“I get it now.”
It was four magic words said to me by my then-boyfriend. We’d been living together for only a few weeks before I had a massive level-10 migraine. I looked like death. I felt like it, too. I cried in bed while I held a cold, wet washcloth over my forehead and eyes, trying to will the sun out of the sky, the Earth from spinning, my brain from rebelling against me. Me, a person who normally withstands pain like a cold, unmoving statue. Now sobbing into our comforter.
He’d never seen it before. Up until this point, he’d only heard about my migraines through my own descriptions. When we first started dating, I was feeling particularly terrible and had to cancel plans. “I’m sick,” I said, feeling like a corpse.
“Oh, what’s wrong?” he asked with concern.
“I have a migraine.” I could barely get the words out, I was so far down the migraine hole. All communication skills were washed away when the dam broke.
“Oh…that’s a weird way to describe it. That you’re sick.” He didn’t understand why I’d use that word. Why I’d describe it in the same way that you’d say you had a cold or the flu. To him, it was probably just a fancy way to say I had a headache.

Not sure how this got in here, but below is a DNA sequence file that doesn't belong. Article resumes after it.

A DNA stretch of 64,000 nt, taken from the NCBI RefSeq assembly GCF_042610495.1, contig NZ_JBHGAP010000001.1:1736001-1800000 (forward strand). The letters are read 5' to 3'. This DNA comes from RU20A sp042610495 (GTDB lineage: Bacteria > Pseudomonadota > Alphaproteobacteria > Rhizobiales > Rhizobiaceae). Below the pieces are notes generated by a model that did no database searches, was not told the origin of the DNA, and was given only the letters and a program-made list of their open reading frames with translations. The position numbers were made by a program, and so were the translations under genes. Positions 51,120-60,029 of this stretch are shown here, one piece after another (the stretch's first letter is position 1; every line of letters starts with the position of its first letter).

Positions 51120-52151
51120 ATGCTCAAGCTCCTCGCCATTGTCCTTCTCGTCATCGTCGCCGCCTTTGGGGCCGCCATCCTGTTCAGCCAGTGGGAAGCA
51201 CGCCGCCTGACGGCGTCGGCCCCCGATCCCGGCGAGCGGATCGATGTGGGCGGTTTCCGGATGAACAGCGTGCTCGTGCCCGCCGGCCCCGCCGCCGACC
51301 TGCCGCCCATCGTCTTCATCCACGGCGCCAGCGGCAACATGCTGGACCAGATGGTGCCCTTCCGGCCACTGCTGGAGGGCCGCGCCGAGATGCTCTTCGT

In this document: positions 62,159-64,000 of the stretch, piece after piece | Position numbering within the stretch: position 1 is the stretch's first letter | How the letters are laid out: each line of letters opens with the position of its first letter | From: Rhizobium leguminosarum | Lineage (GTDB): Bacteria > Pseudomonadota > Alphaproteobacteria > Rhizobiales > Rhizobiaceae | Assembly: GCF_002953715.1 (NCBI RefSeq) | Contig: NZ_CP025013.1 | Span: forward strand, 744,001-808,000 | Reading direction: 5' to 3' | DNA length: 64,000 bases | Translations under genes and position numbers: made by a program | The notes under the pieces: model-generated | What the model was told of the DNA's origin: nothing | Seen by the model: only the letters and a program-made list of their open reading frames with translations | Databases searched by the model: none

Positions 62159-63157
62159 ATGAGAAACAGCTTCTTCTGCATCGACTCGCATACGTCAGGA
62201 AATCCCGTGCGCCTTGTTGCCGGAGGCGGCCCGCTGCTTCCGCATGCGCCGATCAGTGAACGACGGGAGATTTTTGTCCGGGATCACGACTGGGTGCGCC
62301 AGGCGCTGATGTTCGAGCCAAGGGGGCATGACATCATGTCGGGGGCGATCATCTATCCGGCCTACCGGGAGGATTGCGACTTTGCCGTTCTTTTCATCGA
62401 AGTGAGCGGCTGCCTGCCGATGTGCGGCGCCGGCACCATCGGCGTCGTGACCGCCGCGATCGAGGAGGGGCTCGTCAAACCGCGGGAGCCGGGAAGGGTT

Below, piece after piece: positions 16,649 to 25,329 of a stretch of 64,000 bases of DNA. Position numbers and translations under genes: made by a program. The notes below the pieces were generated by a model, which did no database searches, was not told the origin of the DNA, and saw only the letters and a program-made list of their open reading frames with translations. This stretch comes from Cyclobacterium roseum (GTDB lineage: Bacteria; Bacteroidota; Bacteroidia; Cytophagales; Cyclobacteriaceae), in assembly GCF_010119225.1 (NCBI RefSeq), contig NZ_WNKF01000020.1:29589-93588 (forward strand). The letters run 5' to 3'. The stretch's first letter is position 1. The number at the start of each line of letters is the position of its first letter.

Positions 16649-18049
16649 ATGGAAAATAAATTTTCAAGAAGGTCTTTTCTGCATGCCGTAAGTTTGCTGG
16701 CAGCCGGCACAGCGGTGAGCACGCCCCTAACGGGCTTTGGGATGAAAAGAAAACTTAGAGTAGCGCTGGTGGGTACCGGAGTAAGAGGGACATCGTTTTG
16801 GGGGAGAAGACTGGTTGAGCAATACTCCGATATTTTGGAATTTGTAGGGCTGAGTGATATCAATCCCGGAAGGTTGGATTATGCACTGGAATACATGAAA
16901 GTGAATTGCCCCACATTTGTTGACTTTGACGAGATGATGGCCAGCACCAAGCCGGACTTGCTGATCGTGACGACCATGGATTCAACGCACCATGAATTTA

I let that one go at the time. I didn’t have much energy to explain when most of my brain was so focused on the pain.
But now, freshly moved in together, he could see the sickness in my face. I looked pale. All the light and happiness had drained from my eyes. I was breathing heavily, sobbing. I was nauseous, sensitive to light and sound. Even to the untrained eye, it was clear this wasn’t “just a headache.” It was more. It was monumental. And unfortunately, it was routine. While this was my first level-10 migraine while living together, it certainly wouldn’t be the last.
He saw me that day, and he finally knew. “I get it now,” he said as he brought me a glass of water, as he re-filled the big bowl of ice water I kept at my bedside to refresh the rag on my head.
He got it. Not just that day, but every canceled plan after. Every time my world crashed to a halt thanks to a neurological disorder I had no control over. That’s what it was like to be with someone who understood and cared about what I was going through. In the three years we lived together, he re-filled my ice water, gave me neck massages any time the tension built precariously close to triggering a full-blown migraine, kept the apartment quiet while I suffered alone in our darkened bedroom. While it might not have been the fairytale living arrangements either or us had envisioned, it brought us closer together.
It’s hard to find people who truly understand the struggle if they haven’t experienced migraines themselves. Even family might not get it. But finding a partner who understands is to be truly seen.
He set the precedent. He’s the ruler I measure all present and future romantic prospects by. As someone with a chronic illness, I can’t accept anything less than a loving and accepting partner. And neither should you.